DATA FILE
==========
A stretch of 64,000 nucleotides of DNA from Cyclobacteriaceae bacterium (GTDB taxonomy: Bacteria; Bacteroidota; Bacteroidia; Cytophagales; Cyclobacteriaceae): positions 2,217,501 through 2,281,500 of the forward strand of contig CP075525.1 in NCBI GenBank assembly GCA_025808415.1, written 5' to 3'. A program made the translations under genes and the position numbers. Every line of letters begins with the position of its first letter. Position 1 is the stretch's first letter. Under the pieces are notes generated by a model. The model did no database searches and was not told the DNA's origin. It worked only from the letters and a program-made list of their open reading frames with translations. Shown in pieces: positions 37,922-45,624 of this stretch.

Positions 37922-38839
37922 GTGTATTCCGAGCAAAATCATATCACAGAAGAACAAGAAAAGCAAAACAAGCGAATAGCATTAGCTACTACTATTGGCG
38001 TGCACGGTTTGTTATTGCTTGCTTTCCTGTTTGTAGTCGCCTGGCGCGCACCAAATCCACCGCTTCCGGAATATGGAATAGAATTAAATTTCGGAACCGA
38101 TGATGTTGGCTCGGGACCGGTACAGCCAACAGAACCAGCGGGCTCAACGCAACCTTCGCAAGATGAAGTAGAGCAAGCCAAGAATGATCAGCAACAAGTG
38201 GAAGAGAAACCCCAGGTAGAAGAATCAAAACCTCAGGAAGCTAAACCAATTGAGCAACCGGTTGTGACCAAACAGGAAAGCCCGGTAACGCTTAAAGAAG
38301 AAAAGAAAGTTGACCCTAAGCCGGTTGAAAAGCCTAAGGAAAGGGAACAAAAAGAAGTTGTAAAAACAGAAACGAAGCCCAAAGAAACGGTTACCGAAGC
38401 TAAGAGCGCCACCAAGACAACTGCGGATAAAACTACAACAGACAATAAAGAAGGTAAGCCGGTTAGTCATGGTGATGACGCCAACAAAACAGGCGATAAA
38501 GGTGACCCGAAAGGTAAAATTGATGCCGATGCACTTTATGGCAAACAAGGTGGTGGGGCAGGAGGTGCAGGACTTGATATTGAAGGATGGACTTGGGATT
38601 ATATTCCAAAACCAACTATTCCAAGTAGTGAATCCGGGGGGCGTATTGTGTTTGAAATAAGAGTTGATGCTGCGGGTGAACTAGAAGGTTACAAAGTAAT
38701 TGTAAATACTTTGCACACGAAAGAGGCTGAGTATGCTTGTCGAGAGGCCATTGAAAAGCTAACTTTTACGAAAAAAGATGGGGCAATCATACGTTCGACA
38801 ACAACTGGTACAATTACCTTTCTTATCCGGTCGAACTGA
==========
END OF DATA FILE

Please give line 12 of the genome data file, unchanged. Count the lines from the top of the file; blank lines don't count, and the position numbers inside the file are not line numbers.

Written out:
38801 ACAACTGGTACAATTACCTTTCTTATCCGGTCGAACTGA